‘Insist on state-of-the-art fiber’
If the proposed Atlantic Coast Pipeline (ACP) is built, those whose land it crosses and who live within the blast and evacuation zones deserve the best safety protection available.
Originally, leaders of the ACP said the pipeline would be monitored 24/7 along its entire length by fiber broadband based technology.
Now, ACP says that telecommunications companies persuaded ACP regulators to forbid ACP from using fiber. Currently, the telecommunications companies refuse to provide our area with fiber-based broadband, saying it is not profitable. However, they should not have the ability to force us to live with wireless broadband safety monitoring that we know, from daily experience, is not dependable. ACP may not be able to allow citizens to use the fiber broadband it owns, but it should not be possible to prohibit ACP from using fiber monitoring.
Already, Congress has directed the federal pipeline safety agency — PHMSA, or the Pipeline and Hazardous Materials Safety Administration — to prioritize populated areas. Pipeline owners are allowed to use cheaper, thinner pipe in rural areas. They are also allowed to save money by placing automatic cut-off valves up to 20 miles apart in rural areas but only three miles apart in populated areas. The ACP will be under much higher pressure than traditional pipelines, so more gas will be forced through the huge 42-inch pipelines. When explosions occur, the resulting fires must burn out. They cannot be put out, so rural areas could experience much bigger, longer-lasting fires.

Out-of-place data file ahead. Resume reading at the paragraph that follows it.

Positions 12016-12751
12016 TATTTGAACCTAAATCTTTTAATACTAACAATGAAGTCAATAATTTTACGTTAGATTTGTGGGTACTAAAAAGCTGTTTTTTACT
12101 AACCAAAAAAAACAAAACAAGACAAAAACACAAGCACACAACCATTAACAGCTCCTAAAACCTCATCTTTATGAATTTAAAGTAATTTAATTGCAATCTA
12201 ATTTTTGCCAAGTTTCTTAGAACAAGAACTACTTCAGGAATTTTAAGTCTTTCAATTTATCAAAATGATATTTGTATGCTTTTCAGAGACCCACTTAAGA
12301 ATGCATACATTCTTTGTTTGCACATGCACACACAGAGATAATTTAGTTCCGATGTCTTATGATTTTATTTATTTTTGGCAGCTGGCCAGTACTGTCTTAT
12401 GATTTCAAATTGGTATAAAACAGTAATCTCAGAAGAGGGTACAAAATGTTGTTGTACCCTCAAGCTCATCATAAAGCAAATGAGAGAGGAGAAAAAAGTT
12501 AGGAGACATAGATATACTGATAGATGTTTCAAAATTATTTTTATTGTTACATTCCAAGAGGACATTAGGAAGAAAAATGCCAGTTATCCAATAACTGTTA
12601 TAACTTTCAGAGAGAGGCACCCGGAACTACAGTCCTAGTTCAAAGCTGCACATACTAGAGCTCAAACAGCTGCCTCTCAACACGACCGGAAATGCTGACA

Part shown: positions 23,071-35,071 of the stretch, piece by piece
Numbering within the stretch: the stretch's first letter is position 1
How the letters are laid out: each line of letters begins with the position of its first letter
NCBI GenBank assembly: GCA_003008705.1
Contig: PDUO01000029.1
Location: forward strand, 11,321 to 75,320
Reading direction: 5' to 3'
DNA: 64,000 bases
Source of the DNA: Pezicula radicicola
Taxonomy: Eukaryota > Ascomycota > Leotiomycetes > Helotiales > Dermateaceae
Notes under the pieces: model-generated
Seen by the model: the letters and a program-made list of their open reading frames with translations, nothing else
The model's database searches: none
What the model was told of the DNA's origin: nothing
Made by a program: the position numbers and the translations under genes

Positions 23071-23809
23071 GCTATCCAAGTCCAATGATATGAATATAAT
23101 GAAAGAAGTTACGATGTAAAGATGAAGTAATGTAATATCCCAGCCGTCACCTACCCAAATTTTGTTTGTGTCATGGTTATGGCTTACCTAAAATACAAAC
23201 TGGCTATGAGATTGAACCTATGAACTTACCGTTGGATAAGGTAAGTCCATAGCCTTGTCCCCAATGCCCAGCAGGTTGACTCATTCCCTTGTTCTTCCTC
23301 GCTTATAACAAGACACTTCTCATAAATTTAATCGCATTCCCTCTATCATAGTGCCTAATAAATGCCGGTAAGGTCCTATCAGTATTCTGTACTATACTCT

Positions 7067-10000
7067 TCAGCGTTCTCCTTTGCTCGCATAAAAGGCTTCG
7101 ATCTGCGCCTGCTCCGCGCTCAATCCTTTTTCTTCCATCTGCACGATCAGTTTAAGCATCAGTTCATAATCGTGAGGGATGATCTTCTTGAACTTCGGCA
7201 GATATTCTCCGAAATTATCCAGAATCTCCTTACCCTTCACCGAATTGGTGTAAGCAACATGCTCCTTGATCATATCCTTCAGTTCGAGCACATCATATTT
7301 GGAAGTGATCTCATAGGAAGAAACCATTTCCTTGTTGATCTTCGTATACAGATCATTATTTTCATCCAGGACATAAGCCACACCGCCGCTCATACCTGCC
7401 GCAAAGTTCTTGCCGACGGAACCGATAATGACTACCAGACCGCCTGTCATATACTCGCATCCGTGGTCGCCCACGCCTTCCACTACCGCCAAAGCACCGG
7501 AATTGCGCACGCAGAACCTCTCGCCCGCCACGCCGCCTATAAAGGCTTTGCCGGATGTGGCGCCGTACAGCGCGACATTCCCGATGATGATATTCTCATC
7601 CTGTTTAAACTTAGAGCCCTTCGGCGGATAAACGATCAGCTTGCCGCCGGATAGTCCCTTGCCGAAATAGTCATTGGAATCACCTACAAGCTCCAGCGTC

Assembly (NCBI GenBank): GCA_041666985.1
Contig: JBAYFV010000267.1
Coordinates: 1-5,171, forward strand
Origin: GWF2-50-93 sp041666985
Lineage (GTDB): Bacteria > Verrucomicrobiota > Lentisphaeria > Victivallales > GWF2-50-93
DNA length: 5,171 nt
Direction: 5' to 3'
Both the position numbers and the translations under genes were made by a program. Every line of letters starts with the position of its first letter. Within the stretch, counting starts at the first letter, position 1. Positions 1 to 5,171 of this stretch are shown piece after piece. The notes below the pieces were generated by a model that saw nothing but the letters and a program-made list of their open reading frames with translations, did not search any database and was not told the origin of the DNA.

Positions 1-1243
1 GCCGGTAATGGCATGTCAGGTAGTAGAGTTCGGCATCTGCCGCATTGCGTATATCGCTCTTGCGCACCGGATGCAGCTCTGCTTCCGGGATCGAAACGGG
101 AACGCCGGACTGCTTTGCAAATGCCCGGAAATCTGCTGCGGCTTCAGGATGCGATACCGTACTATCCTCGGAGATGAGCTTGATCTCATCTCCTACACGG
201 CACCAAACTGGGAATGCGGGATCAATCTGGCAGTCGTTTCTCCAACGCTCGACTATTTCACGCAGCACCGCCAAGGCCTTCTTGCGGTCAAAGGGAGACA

This means that while rural areas may contain fewer human beings per mile, those along the pipeline route are forced to live with the risk of a much more dangerous impact. The very least that these citizens deserve is the best available monitoring technology.
The miles and miles of unattended rural pipeline also create a terrorist target.
On Monday, April 17, the Buckingham County Board of Supervisors could decide whether to approve a special use permit for a microwave communications tower for the compressor station. Fiber-based broadband is available at the company’s Bremo Bluff facilities (22 miles away) and in Buckingham Court House (six miles away).
Buckingham cannot make ACP use fiber broadband along the entire pipeline, but if it denies the communication tower permit, it can insist on state-of-the-art fiber at the compressor station. This will give Buckingham’s citizens the best available pipeline safety monitoring.
Irene Ellis Leech is from Mt. Rush in Buckingham. Her email address is email@example.com.